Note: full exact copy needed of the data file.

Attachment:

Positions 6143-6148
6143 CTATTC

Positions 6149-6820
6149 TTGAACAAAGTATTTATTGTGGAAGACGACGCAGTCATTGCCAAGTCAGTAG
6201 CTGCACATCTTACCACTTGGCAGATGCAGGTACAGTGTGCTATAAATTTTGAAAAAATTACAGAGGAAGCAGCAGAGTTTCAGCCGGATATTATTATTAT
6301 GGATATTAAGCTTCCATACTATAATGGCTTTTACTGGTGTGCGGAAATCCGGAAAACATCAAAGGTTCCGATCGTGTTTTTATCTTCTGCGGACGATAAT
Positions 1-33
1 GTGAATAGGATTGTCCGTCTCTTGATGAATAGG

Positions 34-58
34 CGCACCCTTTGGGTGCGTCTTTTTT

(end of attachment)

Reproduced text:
Positions 6143-6148
6143 CTATTC

Positions 6149-6820
6149 TTGAACAAAGTATTTATTGTGGAAGACGACGCAGTCATTGCCAAGTCAGTAG
6201 CTGCACATCTTACCACTTGGCAGATGCAGGTACAGTGTGCTATAAATTTTGAAAAAATTACAGAGGAAGCAGCAGAGTTTCAGCCGGATATTATTATTAT
6301 GGATATTAAGCTTCCATACTATAATGGCTTTTACTGGTGTGCGGAAATCCGGAAAACATCAAAGGTTCCGATCGTGTTTTTATCTTCTGCGGACGATAAT
Positions 1-33
1 GTGAATAGGATTGTCCGTCTCTTGATGAATAGG

Positions 34-58
34 CGCACCCTTTGGGTGCGTCTTTTTT